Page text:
The environment watchdog slapped governments and corporates with penalties worth Rs 873 crore between January and March
The National Green Tribunal (NGT) seems to have stepped on the peddle: through April 7, 2019 it has slapped penalties worth almost double the fines it sought in the whole of 2018. This includes the big-ticket Rs 500 crore fine on major carmaker Volkswagen. Governments weren't spared either.
Between this January and April 7 the NGT slapped penalties close to Rs 873 crore under the ‘polluter pays’ principle. For the entire 2018, the tribunal had imposed penalties of Rs 477 crore under the principle (excluding Rs 500 crore the Karnataka government had to put in escrow).
Multinational carmaker Volkswagen's Indian arm and the governments of Andhra Pradesh, Meghalaya and Tamil Nadu had the highest penalties imposed on them so far in 2019.
Volkswagen was ordered to pay Rs 500 crore for using a cheat device that showed the emission level within the permissible limit instead of the actual emission level.
The NGT slapped Andhra Pradesh and Meghalaya governments with penalty of Rs 100 crore each for not preventing illegal mining of sand and coal. It also imposed a fine of Rs 100 crore on Tamil Nadu for failing to control pollution and not restoring Chennai’s waterways.
In 2018, Pune-based Goel Ganga Developers India Pvt Ltd, a construction company, Volkswagen and Karnataka government were asked to pay the most.
On November 16, 2018, the NGT accused Volkswagen of using the cheat device in diesel cars (which was proved in March 2019) and ordered it to deposit an interim amount of Rs 100 crore with the Central Pollution Control Board (CPCB).
In August 2018, the Supreme Court ordered the Pune real estate firm to pay Rs 105 crore for causing environmental damage at its Ganga Bhagyodaya, Amrut Ganga and Ganga Towers projects on Sinhagad Road. The apex court passed this order by overruling the NGT order, which had asked the construction company to pay Rs 195 crore.
In December 2018, the Karnataka government and Bruhat Bengaluru Mahanagara Palike (BBMP) was asked to deposit a sum of Rs 75 crore as interim compensation for restoring the polluted Bengaluru’s Bellandur, Agara and Varthur lakes, with the CPCB. They were also asked to deposit an escrow amount of Rs 500 crore to clean the lakes.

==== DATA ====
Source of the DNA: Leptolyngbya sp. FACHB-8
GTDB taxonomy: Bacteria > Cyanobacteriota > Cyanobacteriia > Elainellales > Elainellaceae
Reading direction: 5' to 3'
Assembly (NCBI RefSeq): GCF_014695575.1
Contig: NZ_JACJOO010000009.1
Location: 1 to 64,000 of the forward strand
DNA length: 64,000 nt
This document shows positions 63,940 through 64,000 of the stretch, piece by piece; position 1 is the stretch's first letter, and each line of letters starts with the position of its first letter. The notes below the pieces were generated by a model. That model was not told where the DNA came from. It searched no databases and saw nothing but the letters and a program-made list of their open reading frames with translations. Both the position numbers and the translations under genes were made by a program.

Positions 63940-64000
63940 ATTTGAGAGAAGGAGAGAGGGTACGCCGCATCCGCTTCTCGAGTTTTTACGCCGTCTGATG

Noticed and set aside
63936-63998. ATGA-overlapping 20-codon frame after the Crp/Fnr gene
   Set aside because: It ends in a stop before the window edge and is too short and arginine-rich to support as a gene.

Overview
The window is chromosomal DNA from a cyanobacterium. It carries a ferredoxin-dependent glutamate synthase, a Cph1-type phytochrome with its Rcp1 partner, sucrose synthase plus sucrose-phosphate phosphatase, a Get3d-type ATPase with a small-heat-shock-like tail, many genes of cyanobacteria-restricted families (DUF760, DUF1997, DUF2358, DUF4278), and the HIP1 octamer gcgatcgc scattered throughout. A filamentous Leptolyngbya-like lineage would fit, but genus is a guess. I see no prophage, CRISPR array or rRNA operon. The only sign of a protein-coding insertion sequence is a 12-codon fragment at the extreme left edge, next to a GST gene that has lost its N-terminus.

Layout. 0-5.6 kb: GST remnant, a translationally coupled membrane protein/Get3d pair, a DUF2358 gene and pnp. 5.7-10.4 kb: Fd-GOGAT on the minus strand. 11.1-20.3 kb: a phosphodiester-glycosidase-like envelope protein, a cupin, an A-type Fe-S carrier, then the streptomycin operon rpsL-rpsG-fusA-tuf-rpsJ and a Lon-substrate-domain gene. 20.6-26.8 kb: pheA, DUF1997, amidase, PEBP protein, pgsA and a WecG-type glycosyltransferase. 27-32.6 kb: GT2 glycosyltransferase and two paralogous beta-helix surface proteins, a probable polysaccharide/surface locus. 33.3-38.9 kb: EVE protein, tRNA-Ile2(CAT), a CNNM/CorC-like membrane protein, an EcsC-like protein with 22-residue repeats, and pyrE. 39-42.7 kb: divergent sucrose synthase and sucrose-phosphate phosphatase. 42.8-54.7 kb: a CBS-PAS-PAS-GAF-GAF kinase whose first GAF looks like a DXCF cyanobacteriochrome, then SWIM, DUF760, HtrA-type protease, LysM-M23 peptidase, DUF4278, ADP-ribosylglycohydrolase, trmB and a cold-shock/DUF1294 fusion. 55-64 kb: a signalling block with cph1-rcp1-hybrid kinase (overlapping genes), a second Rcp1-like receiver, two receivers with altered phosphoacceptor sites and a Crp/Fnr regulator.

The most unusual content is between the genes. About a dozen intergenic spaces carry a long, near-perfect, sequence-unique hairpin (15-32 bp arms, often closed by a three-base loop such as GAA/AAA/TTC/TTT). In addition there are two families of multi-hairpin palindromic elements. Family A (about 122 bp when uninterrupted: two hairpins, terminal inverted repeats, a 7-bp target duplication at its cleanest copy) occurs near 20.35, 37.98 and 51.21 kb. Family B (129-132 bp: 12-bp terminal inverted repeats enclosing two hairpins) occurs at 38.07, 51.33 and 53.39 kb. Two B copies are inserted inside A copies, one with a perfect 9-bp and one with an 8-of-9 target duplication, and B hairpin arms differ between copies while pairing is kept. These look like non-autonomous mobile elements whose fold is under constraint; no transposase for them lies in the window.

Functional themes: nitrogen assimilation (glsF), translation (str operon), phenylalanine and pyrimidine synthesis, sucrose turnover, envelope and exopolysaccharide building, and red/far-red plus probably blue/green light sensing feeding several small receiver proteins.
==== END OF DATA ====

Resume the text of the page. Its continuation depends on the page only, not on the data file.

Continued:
Since 2018, the NGT has delivered around 50 orders under ‘polluter pays principle’. Of them, 21 or 42 per cent have been in the range of Rs 1 lakh to Rs 3 crore. Among these, the maximum penalties were imposed on housing and construction projects. For example, Indira Gandhi Medical College (IGMC) Doctors Cooperative Society Limited was asked to pay Rs 3.2 crore for its failure in obtaining the mandatory environmental clearance.
Of the 50 orders, 15 or 30 per cent have had a penalty amount between Rs 5 crore and 75 crore. Four states — Karnataka, Punjab, Rajasthan and Delhi — were asked to pay the most in this range for industrial and water pollution.
Corporates fined much less
While state governments have been penalised the most, corporates have been fined a meagre amount. For example, Bharat Petroleum Corporation Ltd, the public sector oil company, was asked to pay Rs 1crore for its failure in installing anti-pollution vapour recovery system at fuel stations. Similarly, Udupi Power Corporation, a 1,200 MW coal-based power plant owned by Adani group, was asked to pay Rs 5 crore to CPCB.
Considering the profits such plants make, this fine may feel like a pinch to few plants and the bigger players may not even experience that, says a quick analysis done by the Centre for Science and Environment (CSE), a Delhi-based non-profit.
Neither corporates nor governments are in a mood to pay. After Volkswagen agreed to pay up to $14.7 billion (more than Rs 1 lakh crore) to settle emissions-cheating claims with US consumers and regulators, it shows hesitance in pay the penalty in India. The German automotive giant has now decided to challenge the most recent order of the NGT before the Supreme Court.
Similarly, the Karnataka government has challenged NGT’s order on lakes in the SC.
Penalties imposed by the NGT that are to be deposited in the Environment Relief Fund are not being paid, revealed a CSE analysis conducted last year. Lack of a centralised mechanism to monitor on-ground implementation of NGT orders is also a key challenge that needs to be addressed.
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